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1The capacity to accept or tolerate delay, trouble, or suffering without getting angry or upset.‘you can find bargains if you have the patience to sift through the dross’
perseverance, persistence, endurance, tenacity, diligence, assiduity, application, staying power, indefatigability, doggedness, determination, resolve, resolution, resoluteness, obstinacy, insistence, singleness of purpose, purposefulness, pertinacityforbearance, tolerance, restraint, self-restraint, resignation, stoicism, fortitude, sufferance, enduranceView synonyms
- ‘My fingers played with my pulled up brown hair as my patience wore thin.’
- ‘He is a decent hitter, has great patience at the plate and is defensively solid.’
- ‘Our local general practitioners have shown great patience and understanding when treating my son for minor ailments.’
- ‘His tribulations at a sport at which he previously naturally excelled would have tried the patience of a saint.’
- ‘Each novel rewards the reader's patience, but in unexpected ways.’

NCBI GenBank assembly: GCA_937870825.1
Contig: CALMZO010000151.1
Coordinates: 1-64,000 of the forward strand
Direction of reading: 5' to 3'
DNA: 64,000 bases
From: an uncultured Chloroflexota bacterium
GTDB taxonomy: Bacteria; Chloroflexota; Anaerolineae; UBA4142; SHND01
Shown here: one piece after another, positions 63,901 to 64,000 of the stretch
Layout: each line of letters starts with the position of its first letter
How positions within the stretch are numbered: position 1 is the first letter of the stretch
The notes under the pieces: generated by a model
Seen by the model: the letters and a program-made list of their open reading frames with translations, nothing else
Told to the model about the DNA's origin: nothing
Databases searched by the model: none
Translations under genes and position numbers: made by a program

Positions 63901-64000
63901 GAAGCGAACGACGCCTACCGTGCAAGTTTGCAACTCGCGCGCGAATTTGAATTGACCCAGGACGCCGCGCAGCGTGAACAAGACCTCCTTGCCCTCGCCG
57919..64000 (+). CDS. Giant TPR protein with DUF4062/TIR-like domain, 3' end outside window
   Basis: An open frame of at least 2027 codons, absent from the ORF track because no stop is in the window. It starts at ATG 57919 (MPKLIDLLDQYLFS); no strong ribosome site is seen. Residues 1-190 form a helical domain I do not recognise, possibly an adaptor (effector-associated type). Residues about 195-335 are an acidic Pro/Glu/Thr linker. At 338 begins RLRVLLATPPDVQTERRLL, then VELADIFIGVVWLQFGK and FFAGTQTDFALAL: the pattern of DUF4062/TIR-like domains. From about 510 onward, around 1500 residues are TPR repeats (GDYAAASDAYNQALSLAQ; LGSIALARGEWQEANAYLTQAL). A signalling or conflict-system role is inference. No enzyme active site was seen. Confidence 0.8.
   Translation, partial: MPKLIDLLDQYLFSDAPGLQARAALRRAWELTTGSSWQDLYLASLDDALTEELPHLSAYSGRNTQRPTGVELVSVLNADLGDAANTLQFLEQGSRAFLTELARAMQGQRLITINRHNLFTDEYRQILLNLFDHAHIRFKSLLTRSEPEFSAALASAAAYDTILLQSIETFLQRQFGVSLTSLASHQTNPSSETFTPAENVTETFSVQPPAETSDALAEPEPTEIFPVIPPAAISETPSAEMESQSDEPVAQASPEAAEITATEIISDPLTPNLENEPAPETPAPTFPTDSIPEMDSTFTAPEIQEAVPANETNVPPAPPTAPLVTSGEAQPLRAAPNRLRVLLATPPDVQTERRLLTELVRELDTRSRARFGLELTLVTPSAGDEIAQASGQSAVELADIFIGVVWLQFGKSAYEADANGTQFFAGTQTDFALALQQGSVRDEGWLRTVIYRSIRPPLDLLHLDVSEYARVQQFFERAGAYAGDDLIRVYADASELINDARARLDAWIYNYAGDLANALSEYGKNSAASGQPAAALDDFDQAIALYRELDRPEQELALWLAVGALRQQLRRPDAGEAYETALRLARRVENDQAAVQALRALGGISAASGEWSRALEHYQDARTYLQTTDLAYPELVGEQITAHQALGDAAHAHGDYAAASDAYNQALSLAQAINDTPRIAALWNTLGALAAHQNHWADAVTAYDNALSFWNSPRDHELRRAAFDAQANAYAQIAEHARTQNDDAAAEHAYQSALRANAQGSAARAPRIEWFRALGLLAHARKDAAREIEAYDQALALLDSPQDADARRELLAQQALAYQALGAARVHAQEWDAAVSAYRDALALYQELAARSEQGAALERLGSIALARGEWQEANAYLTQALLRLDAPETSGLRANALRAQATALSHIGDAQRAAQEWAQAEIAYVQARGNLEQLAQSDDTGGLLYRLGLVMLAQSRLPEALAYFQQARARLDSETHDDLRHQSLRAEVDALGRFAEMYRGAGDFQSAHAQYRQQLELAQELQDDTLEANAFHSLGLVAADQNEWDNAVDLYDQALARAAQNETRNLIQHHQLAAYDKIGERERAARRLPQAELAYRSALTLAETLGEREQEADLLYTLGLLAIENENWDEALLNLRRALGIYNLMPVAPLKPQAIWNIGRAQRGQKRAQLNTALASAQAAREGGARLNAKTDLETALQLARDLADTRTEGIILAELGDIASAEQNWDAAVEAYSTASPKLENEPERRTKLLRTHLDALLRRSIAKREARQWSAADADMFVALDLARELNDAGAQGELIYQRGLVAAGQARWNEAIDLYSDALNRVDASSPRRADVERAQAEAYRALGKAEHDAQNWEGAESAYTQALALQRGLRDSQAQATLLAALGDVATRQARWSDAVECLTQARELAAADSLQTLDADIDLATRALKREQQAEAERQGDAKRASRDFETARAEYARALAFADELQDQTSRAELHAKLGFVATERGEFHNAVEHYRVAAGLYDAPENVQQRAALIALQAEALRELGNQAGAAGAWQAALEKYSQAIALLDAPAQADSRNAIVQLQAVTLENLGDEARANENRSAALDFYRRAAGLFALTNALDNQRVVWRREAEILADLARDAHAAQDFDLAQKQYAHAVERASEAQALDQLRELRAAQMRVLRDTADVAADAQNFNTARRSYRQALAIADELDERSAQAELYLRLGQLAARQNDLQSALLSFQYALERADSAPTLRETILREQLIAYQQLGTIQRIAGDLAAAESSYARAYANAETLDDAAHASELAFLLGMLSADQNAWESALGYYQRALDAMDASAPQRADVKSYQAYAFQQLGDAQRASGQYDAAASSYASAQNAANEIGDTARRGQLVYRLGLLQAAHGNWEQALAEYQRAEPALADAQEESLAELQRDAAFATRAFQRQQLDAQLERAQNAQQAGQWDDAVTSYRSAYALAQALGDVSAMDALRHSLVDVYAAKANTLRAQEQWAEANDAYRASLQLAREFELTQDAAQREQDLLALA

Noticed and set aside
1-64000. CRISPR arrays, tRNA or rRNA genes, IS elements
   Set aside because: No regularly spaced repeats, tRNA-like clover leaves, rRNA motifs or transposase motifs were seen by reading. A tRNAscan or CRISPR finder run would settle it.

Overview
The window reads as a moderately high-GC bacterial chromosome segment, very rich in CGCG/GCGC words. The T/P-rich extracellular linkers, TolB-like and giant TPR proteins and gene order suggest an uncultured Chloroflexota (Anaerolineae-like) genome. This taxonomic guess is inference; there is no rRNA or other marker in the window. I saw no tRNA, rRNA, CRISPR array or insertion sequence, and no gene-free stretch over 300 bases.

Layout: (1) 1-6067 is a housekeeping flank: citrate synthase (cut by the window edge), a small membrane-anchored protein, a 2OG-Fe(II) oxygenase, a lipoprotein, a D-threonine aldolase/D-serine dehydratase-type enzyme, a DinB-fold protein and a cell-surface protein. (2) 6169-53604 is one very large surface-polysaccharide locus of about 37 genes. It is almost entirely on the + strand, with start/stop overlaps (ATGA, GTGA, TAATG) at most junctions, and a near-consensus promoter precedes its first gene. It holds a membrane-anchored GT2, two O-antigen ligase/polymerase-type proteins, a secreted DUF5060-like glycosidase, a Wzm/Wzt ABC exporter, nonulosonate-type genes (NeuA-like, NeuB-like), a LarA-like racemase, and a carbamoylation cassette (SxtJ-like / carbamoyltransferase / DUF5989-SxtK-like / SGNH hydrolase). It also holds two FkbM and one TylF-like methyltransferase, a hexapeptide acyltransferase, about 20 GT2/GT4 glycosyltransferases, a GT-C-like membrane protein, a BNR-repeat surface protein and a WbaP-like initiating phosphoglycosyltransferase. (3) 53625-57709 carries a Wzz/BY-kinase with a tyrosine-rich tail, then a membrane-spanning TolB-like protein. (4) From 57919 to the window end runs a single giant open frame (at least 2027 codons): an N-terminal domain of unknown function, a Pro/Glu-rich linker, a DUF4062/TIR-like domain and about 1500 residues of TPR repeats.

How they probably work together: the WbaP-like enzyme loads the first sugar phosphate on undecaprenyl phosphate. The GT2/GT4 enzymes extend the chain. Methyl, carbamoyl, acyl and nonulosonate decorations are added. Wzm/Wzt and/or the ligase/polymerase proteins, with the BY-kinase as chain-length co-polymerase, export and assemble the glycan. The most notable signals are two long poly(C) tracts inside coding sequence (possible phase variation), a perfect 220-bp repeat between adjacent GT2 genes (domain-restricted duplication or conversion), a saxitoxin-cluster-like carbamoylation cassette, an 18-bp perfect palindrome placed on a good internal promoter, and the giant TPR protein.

- ‘He has good patience at the plate for someone so inexperienced.’
- ‘They are a point back and had to exercise extreme patience against their visitors.’
- ‘For the remaining failures, I can only ask a reader's patience and forgiveness.’
- ‘Eventually her patience paid off, and she was hired on as a professor.’
- ‘"Just spit it out, " I commanded, feeling my patience grow thin.’
- ‘Without their knowledge - and infinite patience - this story would not have happened.’
- ‘Do you really want to put your patience to the limit?’
- ‘I was beginning to lose the little patience that I had left.’
- ‘I made a third phone call a few days later, but their patience with me was obviously running out.’
- ‘He demonstrated extraordinary patience as he posed for photographs and autographed all sorts of items.’
- ‘In my experience foreigners have no patience with this sort of thinking.’
- ‘His first season here, though, would have tested the patience of a saint.’
- ‘But his patience paid off, in the end, as it always did.’
- ‘Sometimes this fact requires great patience on the part of people.’
- ‘Sometimes, to make a point, you have to stretch their patience to the limit.’
2chiefly British term for solitaire
- ‘One sister has already nabbed the food and cards, and is sitting playing patience.’
Middle English: from Old French, from Latin patientia, from patient- suffering from the verb pati.
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